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by Kevin Osborne 04.17.2012
Posted In: Media, Business, Community, Humor at 03:51 PM | Permalink | Comments (0)
 
 
enquirer

Enquirer Prints Photo With Expletive

Flub at Louisville design hub caused thousands of papers to be trashed

Confirming rumors that swirled for two days through media circles, The Enquirer’s top editor has written a memo outlining how some editions of Sunday’s newspaper included a photograph with the word “fuck” in it.

Once editors learned about the photo, several thousand copies of the newspaper that hadn’t yet been distributed were trashed. The edition was reprinted without the offending photo.

Enquirer Editor Carolyn Washburn confirmed the gaffe in an email to staffers sent at 4:10 p.m Monday, which CityBeat received today.

“I learned about this after midnight Saturday when someone in our operation saw this photo and alerted us,” Washburn wrote. “We stopped the presses to change the photo and threw out thousands of papers still sitting at our dock.”

Reportedly, Washburn has been fielding complaints from readers who received the paper for the past two days.

The page in question was laid out by a “design hub” in Louisville, which is part of a push by The Gannett Co., The Enquirer’s owner, to centralize some functions like many copy-editing duties into regional locations.

The same design hub was responsible for a similar incident in December when a Gannett paper in South Carolina, The Greenville News, published an article with the word “fuck” randomly inserted into it. The gaffe caught the attention of several websites including The Huffington Post and Romenesko.com.

Sunday’s incident occurred just two days after four veteran copy editors at The Enquirer left after taking an “early retirement” severance deal to reduce the newspaper’s expenses.

Here is the full text of Washburn’s email:

Sent: Mon 4/16/2012 4:10 PM

From: Carolyn Washburn

To: Cin-News Users

Cc:

Subject: in case you are getting calls about a photo in Sunday's paper


A photo ran on the state government page of a protestor holding up a sign that used the word f#*&. It was caught on the press and replated but it still went out to several thousand homes.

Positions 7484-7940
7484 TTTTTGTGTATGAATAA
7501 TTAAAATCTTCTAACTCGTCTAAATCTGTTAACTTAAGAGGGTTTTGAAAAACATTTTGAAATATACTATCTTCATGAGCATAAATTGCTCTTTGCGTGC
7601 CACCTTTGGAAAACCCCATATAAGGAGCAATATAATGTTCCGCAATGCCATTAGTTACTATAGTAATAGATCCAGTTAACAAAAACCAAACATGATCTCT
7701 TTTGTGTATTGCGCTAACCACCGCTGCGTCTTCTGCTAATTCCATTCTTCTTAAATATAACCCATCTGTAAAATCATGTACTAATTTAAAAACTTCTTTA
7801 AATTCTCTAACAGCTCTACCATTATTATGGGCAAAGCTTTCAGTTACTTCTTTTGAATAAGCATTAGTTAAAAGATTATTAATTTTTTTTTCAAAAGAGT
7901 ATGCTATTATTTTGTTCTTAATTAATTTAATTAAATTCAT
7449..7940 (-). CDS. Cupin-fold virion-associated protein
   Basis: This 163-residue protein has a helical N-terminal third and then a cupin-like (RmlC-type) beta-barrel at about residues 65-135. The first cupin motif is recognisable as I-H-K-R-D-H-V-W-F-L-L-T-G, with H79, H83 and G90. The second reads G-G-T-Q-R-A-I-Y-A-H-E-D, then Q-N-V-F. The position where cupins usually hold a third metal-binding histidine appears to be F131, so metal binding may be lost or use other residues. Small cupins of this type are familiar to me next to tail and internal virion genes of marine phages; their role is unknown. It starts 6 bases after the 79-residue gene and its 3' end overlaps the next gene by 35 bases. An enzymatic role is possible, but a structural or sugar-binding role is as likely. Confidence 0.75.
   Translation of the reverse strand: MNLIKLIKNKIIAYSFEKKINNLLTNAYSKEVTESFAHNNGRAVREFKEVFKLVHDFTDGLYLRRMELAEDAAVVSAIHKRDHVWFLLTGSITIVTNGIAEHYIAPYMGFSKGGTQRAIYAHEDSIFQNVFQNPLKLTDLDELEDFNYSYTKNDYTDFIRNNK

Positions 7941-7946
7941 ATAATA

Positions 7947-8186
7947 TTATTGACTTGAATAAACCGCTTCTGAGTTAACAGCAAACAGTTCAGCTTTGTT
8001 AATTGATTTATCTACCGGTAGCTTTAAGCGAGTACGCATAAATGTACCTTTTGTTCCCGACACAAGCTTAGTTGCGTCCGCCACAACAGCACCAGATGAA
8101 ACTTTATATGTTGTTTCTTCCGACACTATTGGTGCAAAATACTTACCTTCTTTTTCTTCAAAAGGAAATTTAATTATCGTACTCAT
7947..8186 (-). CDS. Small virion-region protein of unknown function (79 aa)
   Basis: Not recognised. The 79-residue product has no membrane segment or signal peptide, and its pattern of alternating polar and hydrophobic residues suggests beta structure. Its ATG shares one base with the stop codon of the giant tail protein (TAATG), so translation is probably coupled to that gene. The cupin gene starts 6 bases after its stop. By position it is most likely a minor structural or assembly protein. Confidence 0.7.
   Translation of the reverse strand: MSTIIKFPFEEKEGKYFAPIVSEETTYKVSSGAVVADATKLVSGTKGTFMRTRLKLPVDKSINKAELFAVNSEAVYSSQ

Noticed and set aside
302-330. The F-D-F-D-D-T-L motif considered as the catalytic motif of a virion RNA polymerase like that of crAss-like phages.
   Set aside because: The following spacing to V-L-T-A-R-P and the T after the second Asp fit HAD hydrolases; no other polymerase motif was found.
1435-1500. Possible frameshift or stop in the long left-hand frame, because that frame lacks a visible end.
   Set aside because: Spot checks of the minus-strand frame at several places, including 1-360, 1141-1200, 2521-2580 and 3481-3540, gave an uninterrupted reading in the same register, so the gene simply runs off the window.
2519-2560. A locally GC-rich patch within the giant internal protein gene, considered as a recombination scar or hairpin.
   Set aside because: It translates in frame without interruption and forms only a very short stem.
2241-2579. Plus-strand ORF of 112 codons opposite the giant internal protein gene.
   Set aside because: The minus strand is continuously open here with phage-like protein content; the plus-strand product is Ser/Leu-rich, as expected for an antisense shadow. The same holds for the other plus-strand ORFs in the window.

Here is how I am responding.

Yes, the photo was completely inappropriate, on many levels.

I learned about this after midnight Saturday when someone in our operation saw this photo and alerted us. We stopped the presses to change the photo and threw out thousands of papers still sitting at our dock. Unfortunately a few thousand papers had already gone out to carriers.

I deeply apologize and am working this morning to understand why this photo was chosen in the first place and why it was not caught sooner. I take this very seriously.

Again, I apologize.

Carolyn

 
 
by 01.06.2009
Posted In: Community at 08:45 AM | Permalink | Comments (0)
 
 

Penguin Palooza

Even the Cincinnati Zoo is jumping on the cost-savings bandwagon and their “Bundle up and save a bundle” slogan tops their latest press release about Penguin Days.

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by 04.22.2009
Posted In: Community, City Council at 03:46 PM | Permalink | Comments (0)
 
 

Charterites Honor Tarbell

Jim Tarbell has been a Rock & Roll club owner, Cincinnati’s vice mayor, a champion of preserving historic neighborhoods, an advocate of building a Reds stadium in Over-the-Rhine and a tireless promoter of the city, among the many hats he’s worn over the years. Now the political group that helped elect Tarbell to public office will honor him at a bash next month.

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by 03.30.2009
Posted In: Community, Environment at 08:44 AM | Permalink | Comments (0)
 
 

Paperless Junk